Author(s): Chen JD, Yang HI, Iloeje UH, You SL, Lu SN,
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Abstract BACKGROUND & AIMS: The risk and the predictors of liver disease progression in carriers of inactive hepatitis B virus (HBV) are unclear. METHODS: Participants in the Risk Evaluation of Viral Load Elevation and Associated Liver Disease/Cancer-Hepatitis B Virus (REVEAL-HBV) study who were seronegative for hepatitis B e antigen; had serum levels of HBV DNA <10,000 copies/mL; and did not have cirrhosis, hepatocellular carcinoma, or increased serum levels of alanine aminotransferase were classified as carriers of inactive HBV (n = 1932). Study participants who were seronegative for HB surface antigen and antibodies against hepatitis C virus, yet had similar clinical liver features, were the controls (n = 18,137). Liver-related death and new cases of hepatocellular carcinoma were ascertained through computerized data linkage with National Cancer Registry and Death Certification profiles. The disease progression rates were estimated. The multivariate-adjusted hazard ratios for risk predictors were derived from Cox regression models. RESULTS: There were 20,069 participants, contributing a total of 262,122 person-years, with a mean follow-up of 13.1 years. Annual incidence rates of hepatocellular carcinoma and liver-related death were 0.06\% and 0.04\%, respectively, for inactive HBV carriers; rates were 0.02\%, and 0.02\% for controls, respectively. The multivariate-adjusted hazard ratios for carriers of inactive HBV, compared to controls, were 4.6 (95\% confidence interval: 2.5-8.3) for hepatocellular carcinoma and 2.1 (95\% confidence interval: 1.1-4.1) for liver-related death. Older age and alcohol drinking habits were independent predictors of risk for carriers of inactive HBV to develop hepatocellular carcinoma. CONCLUSIONS: Carriers of inactive HBV have a substantial risk of hepatocellular carcinoma and liver-related death compared with individuals not infected with HBV. Copyright 2010 AGA Institute. Published by Elsevier Inc. All rights reserved.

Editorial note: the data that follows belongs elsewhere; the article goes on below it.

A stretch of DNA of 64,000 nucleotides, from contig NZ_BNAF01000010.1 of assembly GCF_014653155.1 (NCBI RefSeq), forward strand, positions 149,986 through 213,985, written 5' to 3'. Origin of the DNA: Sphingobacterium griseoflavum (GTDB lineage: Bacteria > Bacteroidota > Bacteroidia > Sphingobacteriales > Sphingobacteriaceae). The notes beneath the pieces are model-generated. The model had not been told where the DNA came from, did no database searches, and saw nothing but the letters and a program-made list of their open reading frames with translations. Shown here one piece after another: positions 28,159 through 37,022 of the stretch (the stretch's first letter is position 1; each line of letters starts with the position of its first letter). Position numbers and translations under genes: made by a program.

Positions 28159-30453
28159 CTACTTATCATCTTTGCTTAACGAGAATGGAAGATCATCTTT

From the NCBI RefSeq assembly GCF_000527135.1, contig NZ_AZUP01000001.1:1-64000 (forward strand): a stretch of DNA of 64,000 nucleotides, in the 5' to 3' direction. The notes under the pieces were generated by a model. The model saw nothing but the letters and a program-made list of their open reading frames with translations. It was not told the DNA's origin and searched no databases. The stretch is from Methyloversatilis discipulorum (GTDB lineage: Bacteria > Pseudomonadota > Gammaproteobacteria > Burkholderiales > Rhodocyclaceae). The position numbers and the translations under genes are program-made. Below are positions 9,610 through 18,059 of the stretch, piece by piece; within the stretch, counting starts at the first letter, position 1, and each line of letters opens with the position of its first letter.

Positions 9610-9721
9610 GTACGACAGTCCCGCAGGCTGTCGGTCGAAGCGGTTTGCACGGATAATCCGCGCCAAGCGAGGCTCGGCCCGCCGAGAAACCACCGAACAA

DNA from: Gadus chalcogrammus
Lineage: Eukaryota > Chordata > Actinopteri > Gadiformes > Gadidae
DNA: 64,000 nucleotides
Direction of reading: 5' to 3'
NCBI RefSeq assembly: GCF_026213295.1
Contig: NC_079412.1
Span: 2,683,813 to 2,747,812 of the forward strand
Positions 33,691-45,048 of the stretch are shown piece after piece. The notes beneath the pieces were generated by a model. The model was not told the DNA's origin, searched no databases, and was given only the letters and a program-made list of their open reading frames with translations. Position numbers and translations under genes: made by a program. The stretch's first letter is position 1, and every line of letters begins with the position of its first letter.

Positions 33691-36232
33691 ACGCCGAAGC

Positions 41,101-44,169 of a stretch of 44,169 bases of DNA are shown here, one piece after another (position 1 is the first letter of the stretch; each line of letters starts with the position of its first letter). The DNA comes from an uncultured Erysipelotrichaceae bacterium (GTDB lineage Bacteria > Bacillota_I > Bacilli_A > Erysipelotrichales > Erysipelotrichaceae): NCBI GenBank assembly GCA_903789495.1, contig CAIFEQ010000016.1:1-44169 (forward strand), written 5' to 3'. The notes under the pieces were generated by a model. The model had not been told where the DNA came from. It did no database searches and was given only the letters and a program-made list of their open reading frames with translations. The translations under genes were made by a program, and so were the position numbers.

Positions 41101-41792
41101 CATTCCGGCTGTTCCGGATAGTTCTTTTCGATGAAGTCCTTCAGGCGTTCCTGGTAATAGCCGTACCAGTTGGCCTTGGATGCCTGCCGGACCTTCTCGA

This article was published in Gastroenterology
and referenced in Epidemiology: Open Access